"In what new ways," an "undecided voter" asked the presidential candidates during the second debate, "do you intend to rectify the inequalities in the workplace, specifically regarding females making only 72 percent of what their male counterparts earn?"
Political pundits have been warning about an October surprise that could affect the outcome of the presidential election. But this year's October surprise may have been the 9/11 murder of U.S. Ambassador Christopher Stevens, along with three other Americans, and President Obama's deceitful, cowardly response.
Editor, Manteca Bulletin,
The League of Women Voters boasts that it presents "unbiased nonpartisan information about elections, the voting process, and issues." Phyllis Loya always assumed that meant the organization believed in presenting both sides of issues to its members, but recently she discovered she was wrong.
In the final debate, liberal CBS anchorman Bob Schieffer did it right. He moderated without asserting his own political opinions. Indeed, if this was all you had as a compass, you'd never know where he leaned. It was a welcome change from the Raddatz and Crowley libfests.
President Barack Obama won the final presidential debate because it was on foreign policy, and the president's foreign policy - unlike his domestic spending - is popular with the American people.
Who are these undecided voters?
As we know, the government can't do anything right. We know this not only because a menagerie of right-wing media yackers and anti-government politicians ceaselessly bleat this message at us, but also because it's often echoed by such basso profundo media voices as the New York Times.
To all of my fellow evangelicals on the religious right, please, stop your fake proselytizing and trumpeting of biblical values if all you're going to do is run roughshod over your biblical convictions in order for your partisan views to take center stage.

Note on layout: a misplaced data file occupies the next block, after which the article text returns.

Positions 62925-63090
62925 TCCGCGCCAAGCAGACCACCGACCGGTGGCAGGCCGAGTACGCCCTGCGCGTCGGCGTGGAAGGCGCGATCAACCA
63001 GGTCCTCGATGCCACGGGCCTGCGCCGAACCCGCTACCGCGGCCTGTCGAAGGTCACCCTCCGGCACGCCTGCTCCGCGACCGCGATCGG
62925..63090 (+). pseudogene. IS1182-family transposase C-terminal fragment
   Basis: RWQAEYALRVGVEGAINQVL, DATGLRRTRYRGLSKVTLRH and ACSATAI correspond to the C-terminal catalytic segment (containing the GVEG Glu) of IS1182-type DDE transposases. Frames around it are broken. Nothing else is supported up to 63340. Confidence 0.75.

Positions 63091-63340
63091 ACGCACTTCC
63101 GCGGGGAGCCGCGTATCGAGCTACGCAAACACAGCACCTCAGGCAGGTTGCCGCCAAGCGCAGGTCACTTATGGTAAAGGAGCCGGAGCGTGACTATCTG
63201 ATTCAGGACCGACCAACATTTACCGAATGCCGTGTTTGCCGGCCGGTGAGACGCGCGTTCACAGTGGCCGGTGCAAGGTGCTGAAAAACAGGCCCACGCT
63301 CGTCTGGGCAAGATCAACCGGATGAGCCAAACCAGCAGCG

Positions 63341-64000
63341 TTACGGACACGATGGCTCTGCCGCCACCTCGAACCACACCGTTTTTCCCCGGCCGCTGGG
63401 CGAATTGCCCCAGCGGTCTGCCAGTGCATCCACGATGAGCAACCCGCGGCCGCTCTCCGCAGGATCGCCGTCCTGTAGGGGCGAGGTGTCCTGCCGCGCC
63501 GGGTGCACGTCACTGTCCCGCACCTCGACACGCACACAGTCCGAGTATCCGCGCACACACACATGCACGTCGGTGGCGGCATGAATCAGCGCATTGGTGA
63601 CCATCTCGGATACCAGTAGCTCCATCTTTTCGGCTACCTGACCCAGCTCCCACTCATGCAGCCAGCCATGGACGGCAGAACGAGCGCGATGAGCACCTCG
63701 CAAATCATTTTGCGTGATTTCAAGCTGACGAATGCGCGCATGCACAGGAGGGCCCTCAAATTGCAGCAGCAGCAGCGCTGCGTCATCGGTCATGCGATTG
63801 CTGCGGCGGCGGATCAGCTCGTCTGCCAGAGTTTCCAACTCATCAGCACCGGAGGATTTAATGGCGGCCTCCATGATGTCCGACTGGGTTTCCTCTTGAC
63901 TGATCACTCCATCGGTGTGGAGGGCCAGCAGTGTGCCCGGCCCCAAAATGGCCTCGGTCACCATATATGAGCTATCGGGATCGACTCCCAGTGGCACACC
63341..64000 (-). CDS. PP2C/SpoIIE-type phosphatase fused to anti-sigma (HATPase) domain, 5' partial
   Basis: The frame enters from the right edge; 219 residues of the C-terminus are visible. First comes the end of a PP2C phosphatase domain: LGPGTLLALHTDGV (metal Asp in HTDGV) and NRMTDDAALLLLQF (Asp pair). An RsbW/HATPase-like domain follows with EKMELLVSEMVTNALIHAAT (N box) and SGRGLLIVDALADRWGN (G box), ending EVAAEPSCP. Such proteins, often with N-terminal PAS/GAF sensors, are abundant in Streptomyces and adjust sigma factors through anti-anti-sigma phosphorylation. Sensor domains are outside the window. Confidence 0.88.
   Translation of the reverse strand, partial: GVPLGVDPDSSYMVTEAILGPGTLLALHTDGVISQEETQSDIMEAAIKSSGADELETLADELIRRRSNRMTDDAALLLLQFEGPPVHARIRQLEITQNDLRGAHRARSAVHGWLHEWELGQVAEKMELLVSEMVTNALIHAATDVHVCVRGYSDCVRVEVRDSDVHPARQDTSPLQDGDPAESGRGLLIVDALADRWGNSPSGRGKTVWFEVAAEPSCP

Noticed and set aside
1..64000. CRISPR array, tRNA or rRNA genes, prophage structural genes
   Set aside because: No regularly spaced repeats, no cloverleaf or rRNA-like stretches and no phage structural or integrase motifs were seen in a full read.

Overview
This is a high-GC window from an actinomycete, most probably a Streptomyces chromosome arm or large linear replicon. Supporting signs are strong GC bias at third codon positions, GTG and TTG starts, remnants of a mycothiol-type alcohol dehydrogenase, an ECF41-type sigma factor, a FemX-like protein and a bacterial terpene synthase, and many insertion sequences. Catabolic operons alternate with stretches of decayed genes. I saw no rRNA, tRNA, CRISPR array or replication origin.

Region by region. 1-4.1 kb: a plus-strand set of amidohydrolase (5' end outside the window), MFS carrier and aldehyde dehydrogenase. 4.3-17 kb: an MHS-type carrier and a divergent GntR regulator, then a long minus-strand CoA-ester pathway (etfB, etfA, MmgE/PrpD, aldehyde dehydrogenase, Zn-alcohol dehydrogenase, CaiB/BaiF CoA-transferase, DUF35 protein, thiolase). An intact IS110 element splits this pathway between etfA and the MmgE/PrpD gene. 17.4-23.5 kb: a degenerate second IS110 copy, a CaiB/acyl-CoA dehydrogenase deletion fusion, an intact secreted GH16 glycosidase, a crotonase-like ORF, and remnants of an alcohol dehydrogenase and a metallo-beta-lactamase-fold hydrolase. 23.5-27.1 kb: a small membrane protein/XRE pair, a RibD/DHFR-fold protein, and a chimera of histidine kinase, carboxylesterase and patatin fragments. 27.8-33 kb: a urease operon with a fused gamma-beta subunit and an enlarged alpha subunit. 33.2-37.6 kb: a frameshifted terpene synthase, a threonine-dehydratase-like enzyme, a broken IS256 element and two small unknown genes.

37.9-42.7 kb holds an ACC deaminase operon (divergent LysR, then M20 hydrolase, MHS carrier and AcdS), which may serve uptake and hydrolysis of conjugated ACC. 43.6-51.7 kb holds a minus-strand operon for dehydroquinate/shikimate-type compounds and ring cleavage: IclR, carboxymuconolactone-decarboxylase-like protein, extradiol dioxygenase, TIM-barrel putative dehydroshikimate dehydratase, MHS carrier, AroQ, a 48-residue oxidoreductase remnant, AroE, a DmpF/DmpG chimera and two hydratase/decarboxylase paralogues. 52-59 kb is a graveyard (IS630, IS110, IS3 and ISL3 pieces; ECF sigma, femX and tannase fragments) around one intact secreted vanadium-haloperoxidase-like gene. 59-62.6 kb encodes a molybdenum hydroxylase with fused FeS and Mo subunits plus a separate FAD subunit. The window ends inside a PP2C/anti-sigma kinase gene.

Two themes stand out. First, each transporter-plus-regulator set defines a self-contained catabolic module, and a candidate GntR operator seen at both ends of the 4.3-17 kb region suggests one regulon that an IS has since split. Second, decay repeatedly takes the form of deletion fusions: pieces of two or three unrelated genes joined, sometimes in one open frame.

When he ran for governor of California in 2010, Jerry Brown traded on cryptic pledges - most notably, "no new taxes without voter approval" - that, like pronouncements by the oracle at Delphi, could mean whatever listeners wanted to hear. Most insiders figured that Brown wanted to raise taxes but was too cagey to tell voters, who had rejected a tax-increasing ballot measure by a 2-1 ratio in 2009. It is because Brown was so darn clever that Californians now are stuck with a Hobson's choice - vote for his Proposition 30 and raise taxes that could kill jobs in a state ...
With the unprecedented budget explosion of means-tested, welfare-related entitlements, does Team Obama think it can buy the election?
On Sept. 11, scores of men with automatic weapons and RPGs launched a night assault on the U.S. compound in Benghazi, killed Ambassador Chris Stevens and set the building ablaze. Using mortars, they launched a collateral attack on a safe house, killing two more Americans, as other U.S. agents fled to the airport.
Within the first few minutes of the second presidential debate, Obama said "not true" more times than Lance Armstrong, Mark McGwire and Baghdad Bob - combined.
My theory as to why President Barack Obama fell flat during the first debate: He looked at the crowd and the cameras and thought:
Every election year at this time, radio and television airwaves, newspaper columns and political websites are suffused with poll results. Some track voter preferences daily, like www.realclearpolitics.com, which carries a daily compendium of polls on presidential and other significant contests at the national and state levels.